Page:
University of Minnesota Center Helps Agriculture Become More Sustainable

Oct. 10, 2017

Audio with Michael Reese, renewable energy director, West Central Research and Outreach Center in Morris, Minnesota. MP3 2.1 MB. Download Windows Media Player. Time: 00:02:19.

Research by the University of Minnesota’s West Central Research and Outreach Center is helping agriculture become more sustainable. The Center’s goal is to reduce the use of fossil energy in agriculture and the carbon footprint of agricultural products. Michael Reese is the director of renewable energy at the Center. He says the Center’s Greening of Ag Initiative starts with evaluating energy needs.

“The first thing we need to do as a research agriculture institution is better understand current energy consumption on farms. So we’ve gone to commercial swine production facilities as well as our research facility, and we’re starting to look at commercial dairy production and identifying where the energy is consumed. That helps us to look at the areas where we need to make improvements.”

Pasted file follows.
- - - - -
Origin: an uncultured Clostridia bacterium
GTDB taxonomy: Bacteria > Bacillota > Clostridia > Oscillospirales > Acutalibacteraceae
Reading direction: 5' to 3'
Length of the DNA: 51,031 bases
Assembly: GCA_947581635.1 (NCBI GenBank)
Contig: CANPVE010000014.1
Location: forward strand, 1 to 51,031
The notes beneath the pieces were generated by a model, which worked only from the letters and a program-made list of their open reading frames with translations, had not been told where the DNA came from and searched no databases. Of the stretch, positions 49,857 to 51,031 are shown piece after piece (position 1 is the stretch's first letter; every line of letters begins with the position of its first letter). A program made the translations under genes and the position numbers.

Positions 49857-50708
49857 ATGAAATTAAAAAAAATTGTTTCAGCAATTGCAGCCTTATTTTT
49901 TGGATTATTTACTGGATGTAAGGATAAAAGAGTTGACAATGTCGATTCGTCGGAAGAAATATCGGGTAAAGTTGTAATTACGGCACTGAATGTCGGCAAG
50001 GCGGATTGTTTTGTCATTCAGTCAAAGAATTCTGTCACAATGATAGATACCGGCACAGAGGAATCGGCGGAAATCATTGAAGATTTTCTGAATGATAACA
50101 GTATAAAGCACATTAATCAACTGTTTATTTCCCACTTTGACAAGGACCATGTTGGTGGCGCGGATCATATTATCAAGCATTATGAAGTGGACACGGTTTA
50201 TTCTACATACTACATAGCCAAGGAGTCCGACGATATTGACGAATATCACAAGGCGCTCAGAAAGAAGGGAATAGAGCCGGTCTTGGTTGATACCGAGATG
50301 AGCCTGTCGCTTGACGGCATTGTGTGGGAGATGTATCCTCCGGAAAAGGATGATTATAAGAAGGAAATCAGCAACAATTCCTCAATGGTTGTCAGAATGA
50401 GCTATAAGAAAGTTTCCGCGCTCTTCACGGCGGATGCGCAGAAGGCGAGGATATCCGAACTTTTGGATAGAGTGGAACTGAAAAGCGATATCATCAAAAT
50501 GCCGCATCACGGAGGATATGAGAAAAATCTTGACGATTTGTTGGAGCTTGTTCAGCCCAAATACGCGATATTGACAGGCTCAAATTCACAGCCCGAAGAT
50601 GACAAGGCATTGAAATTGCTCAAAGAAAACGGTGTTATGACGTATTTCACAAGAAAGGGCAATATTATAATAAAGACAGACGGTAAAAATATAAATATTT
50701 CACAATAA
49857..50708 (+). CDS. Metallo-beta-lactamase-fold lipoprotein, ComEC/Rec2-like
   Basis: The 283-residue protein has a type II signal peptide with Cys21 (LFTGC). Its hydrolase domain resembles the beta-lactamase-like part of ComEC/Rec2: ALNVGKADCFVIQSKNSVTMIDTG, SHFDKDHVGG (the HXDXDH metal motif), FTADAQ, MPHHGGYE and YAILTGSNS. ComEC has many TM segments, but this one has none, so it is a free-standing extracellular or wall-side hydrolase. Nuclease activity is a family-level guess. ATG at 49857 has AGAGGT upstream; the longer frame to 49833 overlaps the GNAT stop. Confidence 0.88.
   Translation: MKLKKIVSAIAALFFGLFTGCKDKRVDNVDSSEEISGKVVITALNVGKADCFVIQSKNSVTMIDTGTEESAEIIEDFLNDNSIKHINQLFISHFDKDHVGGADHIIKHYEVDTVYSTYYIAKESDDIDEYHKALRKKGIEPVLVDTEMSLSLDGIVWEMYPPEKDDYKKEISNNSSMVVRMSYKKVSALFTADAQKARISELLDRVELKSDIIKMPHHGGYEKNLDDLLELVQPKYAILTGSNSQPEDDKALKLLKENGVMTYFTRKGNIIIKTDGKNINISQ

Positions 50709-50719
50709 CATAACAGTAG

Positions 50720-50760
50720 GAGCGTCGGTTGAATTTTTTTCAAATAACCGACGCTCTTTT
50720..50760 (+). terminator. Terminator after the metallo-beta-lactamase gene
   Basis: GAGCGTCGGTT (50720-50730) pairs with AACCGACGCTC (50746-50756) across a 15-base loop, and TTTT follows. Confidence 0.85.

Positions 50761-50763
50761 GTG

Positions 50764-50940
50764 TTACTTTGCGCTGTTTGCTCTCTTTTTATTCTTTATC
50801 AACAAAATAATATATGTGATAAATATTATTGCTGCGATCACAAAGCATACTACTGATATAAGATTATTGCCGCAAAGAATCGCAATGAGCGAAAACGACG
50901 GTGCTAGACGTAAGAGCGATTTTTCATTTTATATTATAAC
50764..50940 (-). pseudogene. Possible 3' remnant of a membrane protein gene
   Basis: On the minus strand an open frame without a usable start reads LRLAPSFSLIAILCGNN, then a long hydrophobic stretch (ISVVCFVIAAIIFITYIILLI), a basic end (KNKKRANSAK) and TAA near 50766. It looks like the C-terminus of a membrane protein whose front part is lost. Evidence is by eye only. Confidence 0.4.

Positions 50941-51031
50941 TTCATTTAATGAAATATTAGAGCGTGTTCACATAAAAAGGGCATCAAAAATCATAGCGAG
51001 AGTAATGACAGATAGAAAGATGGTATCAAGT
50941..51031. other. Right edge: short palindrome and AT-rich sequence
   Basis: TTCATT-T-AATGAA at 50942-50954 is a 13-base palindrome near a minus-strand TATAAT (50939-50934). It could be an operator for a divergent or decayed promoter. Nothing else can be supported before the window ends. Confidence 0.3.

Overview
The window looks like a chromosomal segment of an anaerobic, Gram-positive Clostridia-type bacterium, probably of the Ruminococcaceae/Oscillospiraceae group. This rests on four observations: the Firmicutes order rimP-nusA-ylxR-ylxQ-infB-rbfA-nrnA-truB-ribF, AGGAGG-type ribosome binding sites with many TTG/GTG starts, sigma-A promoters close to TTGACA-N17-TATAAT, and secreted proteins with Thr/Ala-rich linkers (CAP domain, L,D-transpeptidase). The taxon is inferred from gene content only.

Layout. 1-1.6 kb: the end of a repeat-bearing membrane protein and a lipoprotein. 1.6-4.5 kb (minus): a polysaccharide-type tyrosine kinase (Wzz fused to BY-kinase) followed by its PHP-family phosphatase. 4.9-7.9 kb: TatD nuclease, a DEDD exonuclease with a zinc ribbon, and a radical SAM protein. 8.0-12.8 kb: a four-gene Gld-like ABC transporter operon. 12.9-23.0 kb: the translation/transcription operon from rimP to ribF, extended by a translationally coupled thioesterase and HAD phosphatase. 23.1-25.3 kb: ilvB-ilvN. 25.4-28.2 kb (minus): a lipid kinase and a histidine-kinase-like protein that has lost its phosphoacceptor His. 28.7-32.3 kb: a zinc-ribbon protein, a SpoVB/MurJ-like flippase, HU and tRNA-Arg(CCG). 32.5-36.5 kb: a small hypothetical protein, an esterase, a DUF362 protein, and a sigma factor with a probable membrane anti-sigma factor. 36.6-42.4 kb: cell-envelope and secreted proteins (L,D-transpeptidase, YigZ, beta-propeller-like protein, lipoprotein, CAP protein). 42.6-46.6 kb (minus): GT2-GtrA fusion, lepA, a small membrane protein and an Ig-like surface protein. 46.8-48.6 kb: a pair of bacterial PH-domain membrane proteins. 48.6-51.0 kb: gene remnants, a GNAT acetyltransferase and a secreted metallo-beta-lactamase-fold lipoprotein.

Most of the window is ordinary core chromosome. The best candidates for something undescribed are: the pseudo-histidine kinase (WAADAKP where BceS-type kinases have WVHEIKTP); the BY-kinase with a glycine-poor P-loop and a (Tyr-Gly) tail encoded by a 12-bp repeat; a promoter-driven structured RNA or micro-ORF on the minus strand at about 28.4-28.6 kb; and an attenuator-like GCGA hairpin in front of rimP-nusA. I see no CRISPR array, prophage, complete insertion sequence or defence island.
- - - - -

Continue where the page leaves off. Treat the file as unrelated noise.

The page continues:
Through research in swine facilities, the Center found significant room for improvement when it comes to heat lamps to warm piglets.

“Typically, those electric heat lamps take up 40 to 50% of the electrical energy requirements. So that’s an area that we can make substantial improvements. And so we are looking at different ways to make that more efficient, looking at using liquid-based heating pads as well as electric heating pads and some other technologies to keep those piglets warm.”

One way their research has found to reduce fossil energy use in agriculture is a process to make nitrogen fertilizer from wind energy. He says that’s a “win-win” for agriculture.

“Wind turbines on farms that generate electricity, so if utilities need the power, they have access to it. But if not, then the excess power can be converted in to anhydrous ammonia or nitrogen fertilizer that the farmers can use on their fields. And another interesting aspect of that is just starting to be researched is using that anhydrous ammonia to produce electricity again, so the long-term storage of wind energy, as well as using it for a transportation fuel.”

He says the renewable energy sector continues to evolve and become more feasible for farmers.

“The technology for renewable energy is rapidly improving and even though it may not have been feasible 5 years ago, that doesn’t necessarily mean that it isn’t feasible today. So it’s one thing that I would always encourage farmers is to keep revisiting both renewable energy and energy efficiency technologies.”